Saturday, 28 August 2010

Faith and Community

On BBC Radio 4 this morning there was a comment from Dr Tom Wright, the retiring Bishop of Durham, that we live in an "increasingly religious age". The producers of the programme asked for comment from the listeners on this statement and many responded. Both sides of the argument were represented with a fairly even spread between those who agreed and those who did not.

The debate got me thinking about the term 'religious' and how it is applied to life in the 21st Century. Highly emotive words are often attached to it - religious fanatics or religious extremism appear often enough but so too do phrases such as 'he follows Arsenal religiously'. It would seem that 'religious' is another word that has lost its real meaning. Religion, Politics and Sex were once the subjects most likely not to be discussed in polite company; it was bad form to ask a chap about his politics or his religion and we British have never been comfortable talking know...

But now Western society knows no fear and we are happy to discuss our politics and our sex lives candidly(sometimes with accompanying video footage) and yet to mention the 'R' word can still trip us up. The supporters of Dr Wright's statement offered examples of warm welcomes at local parish churches or how they were offering prayers for the plight of the Pakistani flood victims whilst the detractors were claiming that  modern society was essentially godless and didn't need religion. After all, religion has caused more wars than anything else is the familiar saw. But are we talking about Organised Religion or the more personal, lower case kind?

Many people I speak to describe themselves as being 'spiritual' rather than religious, and this is an example of how the term has become almost perjorative. To be Religious is to be pious or intolerant or evangelical but to be Spiritual is to have an understanding that there is something bigger than we are. To be spiritual fits nicely with being 'green' or 'liberal' in the list of things that make us 'good people'.

What I think we mean by 'religious' is that we recognise that we cannot exist apart from everyone and everything else. To feel the interconnectedness of things. To have faith in ourselves and one another to be there for others. We may give our 'gods' different names and follow different traditions and rituals in celebrating them but we all need to feel part of something, to have a relationship with something other than ourselves.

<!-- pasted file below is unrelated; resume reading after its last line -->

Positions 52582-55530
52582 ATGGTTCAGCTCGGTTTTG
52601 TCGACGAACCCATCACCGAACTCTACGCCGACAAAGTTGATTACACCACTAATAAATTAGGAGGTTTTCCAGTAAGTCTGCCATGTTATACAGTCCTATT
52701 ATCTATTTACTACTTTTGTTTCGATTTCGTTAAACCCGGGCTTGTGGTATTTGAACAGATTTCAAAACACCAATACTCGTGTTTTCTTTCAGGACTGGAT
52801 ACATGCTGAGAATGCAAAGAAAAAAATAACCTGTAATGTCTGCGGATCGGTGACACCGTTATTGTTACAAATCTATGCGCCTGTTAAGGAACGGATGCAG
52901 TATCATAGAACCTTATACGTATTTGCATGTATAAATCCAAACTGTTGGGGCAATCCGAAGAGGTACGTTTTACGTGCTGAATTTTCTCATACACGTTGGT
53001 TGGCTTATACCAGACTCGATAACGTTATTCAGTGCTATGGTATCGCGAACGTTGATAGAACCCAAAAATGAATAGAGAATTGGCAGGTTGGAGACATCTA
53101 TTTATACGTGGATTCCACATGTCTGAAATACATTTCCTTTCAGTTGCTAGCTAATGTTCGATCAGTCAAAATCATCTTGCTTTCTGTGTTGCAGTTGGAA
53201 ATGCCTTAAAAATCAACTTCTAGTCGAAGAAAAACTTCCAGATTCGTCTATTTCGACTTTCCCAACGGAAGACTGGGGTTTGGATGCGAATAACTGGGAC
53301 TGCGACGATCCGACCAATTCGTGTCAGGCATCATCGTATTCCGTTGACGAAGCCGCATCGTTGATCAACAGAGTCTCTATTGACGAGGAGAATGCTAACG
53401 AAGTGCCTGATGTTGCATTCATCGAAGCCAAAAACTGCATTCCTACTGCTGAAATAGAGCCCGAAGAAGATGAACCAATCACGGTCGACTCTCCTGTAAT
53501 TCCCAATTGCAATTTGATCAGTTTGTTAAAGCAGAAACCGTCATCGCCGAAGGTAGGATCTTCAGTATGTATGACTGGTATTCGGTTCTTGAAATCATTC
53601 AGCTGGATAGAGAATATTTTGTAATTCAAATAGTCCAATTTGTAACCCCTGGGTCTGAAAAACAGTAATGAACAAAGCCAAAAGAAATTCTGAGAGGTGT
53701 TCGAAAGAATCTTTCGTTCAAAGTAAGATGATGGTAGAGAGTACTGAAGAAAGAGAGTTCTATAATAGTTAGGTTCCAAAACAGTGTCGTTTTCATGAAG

The materialistic and selfish lifestyle promoted in the 19th and 20th centuries has failed us. Society is cracking and we have very little time in which to heal it. This is recognised but not always acknowledged by people who deny that they are religious but who seek the community of others. We reach out to others in many ways and technology can play a part. This is seen in the continued growth of social networks such as twitter and Facebook. One of the earliest social networks was 'Friends Reunited' and it is no coincidence that this has a more human and sharing name than the self-centered 'MySpace' which is losing users to other, more social sites. Twitter was given the name in recognition of the way birds communicate to one another by tweeting little pieces of information that contribute to the survival of the whole flock. Online communities may not be a replacement for the real-life, flesh and blood kind but they can have enormous benefits (think of the money raised to help the victims of the Haitian and Pakistani disasters via twitter) and they do provide the opportunity to be part of something; to be an individual within a larger society.

The play we took to Edinburgh, 2020Vision, discusses this very theme and places the discussion in an extreme set of circumstances to heighten the message. Another, much gentler, production in the same venue dealt with the topic on a more intimate level. 'Of People and Not Things' by Andrew J Hungerford concerns the breakdown of a relationship that has far-reaching consequences for the rest of the World. Two very different approaches but very similar messages. A coincidence? Maybe...

As we reach out to one another so we begin to understand that we can only continue to evolve as a species if we work together, care for each other and truly communicate. God is a name we give the thing that is bigger than us, that guides us, that we all know is there but do not always acknowledge. Call it coincidence or fate or chance or chaos, even call it religion, but understand that it is part of us and we are part of it. Recognise the individuality and worth of the people around you and you will be rewarded with the same; turn against them and you will be truly alone.